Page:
History and Cultural Heritage
Humans have inhabited Southeast Asia for more than 40,000 years, though there’s limited knowledge about the Indochina Peninsula until Indian merchants became common in the 2nd Century BCE. The most well-understood ancient civilization is the Khmer empire, which reigned over much of the Indochina peninsula between the 9th and 15th centuries.
Over the years, different religions have become popular in Southeast Asia. In the early history of Indochina, most people followed animist traditions, which were later replaced by Hinduism. In the first century, many people began following Theravada Buddhism, which is the oldest surviving branch of Buddhism today. Islamic influences became apparent between the 12th and 15th centuries, which greatly shaped the culture, religion, and politics of Southeast Asia. Today, Islam is the most commonly practiced religion in Southeast Asia.
The different religions and monarchies are represented in the stunning and elaborate architecture of temples and royal palaces throughout Southeast Asia. A commonly seen figure is that of Buddha in various states of repose. In the Wat Po temple in Bangkok, for example, the majestic reclining Buddha measures 152-feet long and is exquisitely decorated in gold leaf and mother-of-pearl illustrations. In Cambodia, you’ll find the famous city of temples known as Angkor Wat. These sacred temples, built by the Khmer empire, were lost to the jungle for many centuries before being re-discovered by the French Explorer Henri Mouhot. Today, Angkor Wat is known as the largest religious monument in the world.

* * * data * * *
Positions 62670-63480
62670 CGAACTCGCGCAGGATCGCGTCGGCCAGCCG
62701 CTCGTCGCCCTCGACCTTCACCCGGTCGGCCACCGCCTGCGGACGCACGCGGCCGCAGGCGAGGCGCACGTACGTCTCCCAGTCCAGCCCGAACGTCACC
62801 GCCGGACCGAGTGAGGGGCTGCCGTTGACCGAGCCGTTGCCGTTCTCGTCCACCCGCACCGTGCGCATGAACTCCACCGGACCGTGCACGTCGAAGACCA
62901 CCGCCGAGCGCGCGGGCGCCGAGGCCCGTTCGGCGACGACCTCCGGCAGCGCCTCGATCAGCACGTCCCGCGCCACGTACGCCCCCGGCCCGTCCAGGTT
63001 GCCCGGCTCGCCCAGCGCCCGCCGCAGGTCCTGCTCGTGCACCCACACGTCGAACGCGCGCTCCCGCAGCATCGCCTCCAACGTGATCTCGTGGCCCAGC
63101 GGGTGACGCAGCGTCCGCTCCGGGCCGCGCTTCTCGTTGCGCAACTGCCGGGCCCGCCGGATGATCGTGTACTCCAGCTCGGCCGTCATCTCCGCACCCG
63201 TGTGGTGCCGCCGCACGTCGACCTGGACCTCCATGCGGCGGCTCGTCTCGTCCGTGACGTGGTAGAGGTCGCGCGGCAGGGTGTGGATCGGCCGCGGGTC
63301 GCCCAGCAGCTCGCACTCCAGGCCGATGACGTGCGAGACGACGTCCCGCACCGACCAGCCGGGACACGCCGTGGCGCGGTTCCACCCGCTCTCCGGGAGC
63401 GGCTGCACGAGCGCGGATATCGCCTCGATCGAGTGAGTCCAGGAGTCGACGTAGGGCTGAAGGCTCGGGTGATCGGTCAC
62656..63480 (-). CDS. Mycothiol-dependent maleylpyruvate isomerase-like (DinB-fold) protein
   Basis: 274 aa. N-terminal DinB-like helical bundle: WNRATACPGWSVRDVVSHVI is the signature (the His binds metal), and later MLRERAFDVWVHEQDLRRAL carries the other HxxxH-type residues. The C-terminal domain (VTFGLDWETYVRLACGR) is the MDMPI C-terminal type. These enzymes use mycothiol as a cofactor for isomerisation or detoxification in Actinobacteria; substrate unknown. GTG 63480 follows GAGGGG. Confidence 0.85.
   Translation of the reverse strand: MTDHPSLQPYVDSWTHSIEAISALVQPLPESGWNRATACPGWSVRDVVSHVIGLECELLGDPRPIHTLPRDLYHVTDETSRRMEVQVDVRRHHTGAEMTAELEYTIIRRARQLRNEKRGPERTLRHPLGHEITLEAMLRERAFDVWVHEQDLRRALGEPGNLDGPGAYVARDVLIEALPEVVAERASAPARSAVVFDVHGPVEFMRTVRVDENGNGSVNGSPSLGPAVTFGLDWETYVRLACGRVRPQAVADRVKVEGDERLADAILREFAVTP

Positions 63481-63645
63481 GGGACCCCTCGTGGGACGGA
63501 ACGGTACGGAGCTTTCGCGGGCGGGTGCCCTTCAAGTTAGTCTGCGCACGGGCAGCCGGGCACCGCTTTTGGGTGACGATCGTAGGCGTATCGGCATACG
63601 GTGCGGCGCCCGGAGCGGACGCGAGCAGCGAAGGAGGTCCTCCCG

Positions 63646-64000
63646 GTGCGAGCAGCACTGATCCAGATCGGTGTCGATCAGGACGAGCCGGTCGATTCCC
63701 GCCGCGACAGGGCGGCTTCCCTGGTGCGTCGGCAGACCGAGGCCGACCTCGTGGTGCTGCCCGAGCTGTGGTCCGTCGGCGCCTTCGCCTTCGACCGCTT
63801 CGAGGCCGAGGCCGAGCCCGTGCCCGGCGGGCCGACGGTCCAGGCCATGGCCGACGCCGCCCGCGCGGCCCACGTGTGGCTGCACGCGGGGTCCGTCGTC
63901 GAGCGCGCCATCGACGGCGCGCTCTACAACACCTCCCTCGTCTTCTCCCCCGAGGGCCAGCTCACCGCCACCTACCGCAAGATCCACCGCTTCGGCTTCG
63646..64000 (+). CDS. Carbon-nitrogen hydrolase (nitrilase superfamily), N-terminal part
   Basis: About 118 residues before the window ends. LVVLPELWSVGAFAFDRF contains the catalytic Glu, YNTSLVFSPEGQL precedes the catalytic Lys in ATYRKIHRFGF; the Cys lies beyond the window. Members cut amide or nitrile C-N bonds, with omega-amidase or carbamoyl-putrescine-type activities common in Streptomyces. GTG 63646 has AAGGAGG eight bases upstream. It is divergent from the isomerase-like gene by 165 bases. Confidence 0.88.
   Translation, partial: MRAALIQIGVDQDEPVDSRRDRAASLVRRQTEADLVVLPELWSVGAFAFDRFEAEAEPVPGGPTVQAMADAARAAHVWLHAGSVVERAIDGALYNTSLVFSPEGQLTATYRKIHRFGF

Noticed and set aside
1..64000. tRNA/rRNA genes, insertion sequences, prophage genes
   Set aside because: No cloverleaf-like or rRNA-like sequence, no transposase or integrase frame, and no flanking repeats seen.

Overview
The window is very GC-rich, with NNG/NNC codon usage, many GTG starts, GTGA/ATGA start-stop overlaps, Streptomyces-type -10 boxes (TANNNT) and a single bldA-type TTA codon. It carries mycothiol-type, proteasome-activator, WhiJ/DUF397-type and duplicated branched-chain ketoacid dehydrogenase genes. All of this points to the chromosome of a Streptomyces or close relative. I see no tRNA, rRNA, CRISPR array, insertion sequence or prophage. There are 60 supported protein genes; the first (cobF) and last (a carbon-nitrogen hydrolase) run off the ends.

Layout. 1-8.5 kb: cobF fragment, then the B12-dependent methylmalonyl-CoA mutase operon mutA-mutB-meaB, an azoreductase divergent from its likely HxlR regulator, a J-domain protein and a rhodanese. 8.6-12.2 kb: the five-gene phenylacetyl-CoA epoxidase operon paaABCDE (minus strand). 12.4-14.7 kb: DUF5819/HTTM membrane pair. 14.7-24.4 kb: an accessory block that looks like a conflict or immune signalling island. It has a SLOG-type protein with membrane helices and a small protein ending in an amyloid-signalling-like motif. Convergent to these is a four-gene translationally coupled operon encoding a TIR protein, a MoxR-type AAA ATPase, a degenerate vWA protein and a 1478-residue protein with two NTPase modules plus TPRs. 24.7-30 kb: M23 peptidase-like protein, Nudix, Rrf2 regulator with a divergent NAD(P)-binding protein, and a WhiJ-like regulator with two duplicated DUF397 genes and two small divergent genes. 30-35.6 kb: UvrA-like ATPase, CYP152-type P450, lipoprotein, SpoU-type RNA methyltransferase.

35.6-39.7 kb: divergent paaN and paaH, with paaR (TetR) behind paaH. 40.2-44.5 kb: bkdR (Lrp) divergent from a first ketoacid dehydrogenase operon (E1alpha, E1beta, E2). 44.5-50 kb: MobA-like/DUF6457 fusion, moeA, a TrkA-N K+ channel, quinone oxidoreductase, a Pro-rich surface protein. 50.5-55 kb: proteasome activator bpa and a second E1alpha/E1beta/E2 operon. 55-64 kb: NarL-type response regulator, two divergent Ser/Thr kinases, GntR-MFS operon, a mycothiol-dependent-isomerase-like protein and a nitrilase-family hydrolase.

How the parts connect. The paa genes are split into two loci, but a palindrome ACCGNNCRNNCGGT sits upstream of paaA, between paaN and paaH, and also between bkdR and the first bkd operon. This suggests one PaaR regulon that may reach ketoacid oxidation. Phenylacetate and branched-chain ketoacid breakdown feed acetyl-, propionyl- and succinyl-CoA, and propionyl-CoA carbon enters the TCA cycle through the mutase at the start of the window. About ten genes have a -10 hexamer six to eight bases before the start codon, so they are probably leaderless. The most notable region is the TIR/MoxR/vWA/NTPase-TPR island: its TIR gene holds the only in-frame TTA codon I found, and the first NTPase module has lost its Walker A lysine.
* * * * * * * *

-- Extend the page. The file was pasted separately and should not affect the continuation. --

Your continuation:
An Environment as Diverse as the Culture
The majority of the Indochina Peninsula is located just south of China and in the heart of the tropics. The monsoon climate leaves summers hot, wet and humid, while winters are warm and arid. The fertile environment yields a diverse variety of wildlife, including Orangutans, Asian Elephants and the Sumatran Rhinoceros. Tigers are also present, though they are critically endangered throughout Southeast Asia.
Towards the northern parts of Thailand and Laos, the climate of Southeast Asia becomes more temperate as the land rises in elevation, leaving the dense jungle behind. From these mountains, some of the greatest whitewater in the Eastern World is born: the Nam Wa passes through the highlands of Thailand, with numerous waterfalls and jungle gorges for the curious to explore along the river.
As the land becomes flat and the rivers more gentle, the Mekong River spreads out into a maze-like system of channels in the Four Thousand Islands region. Here, you can relax on a unique island full of native and French colonial buildings. Remember to keep your eye out for the playful Irrawaddy dolphins, which only inhabit a small portion of this river. In this region, you’ll also find Cambodia’s famous Tonle Sap (Great Lake), where the flow of water changes directions twice a year based on the season.